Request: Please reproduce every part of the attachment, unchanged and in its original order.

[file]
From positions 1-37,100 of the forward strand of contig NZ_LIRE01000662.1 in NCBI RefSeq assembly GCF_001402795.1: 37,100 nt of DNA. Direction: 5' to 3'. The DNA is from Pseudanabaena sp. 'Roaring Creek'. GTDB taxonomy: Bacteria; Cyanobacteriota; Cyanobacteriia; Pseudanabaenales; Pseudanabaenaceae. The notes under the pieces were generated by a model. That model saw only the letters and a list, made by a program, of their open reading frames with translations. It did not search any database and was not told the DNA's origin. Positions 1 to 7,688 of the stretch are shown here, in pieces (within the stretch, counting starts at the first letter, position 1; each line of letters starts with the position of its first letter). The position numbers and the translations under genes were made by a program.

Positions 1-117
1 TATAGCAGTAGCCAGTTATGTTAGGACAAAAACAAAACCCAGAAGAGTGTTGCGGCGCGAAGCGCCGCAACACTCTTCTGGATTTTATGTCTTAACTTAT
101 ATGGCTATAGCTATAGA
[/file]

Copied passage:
From positions 1-37,100 of the forward strand of contig NZ_LIRE01000662.1 in NCBI RefSeq assembly GCF_001402795.1: 37,100 nt of DNA. Direction: 5' to 3'. The DNA is from Pseudanabaena sp. 'Roaring Creek'. GTDB taxonomy: Bacteria; Cyanobacteriota; Cyanobacteriia; Pseudanabaenales; Pseudanabaenaceae. The notes under the pieces were generated by a model. That model saw only the letters and a list, made by a program, of their open reading frames with translations. It did not search any database and was not told the DNA's origin. Positions 1 to 7,688 of the stretch are shown here, in pieces (within the stretch, counting starts at the first letter, position 1; each line of letters starts with the position of its first letter). The position numbers and the translations under genes were made by a program.

Positions 1-117
1 TATAGCAGTAGCCAGTTATGTTAGGACAAAAACAAAACCCAGAAGAGTGTTGCGGCGCGAAGCGCCGCAACACTCTTCTGGATTTTATGTCTTAACTTAT
101 ATGGCTATAGCTATAGA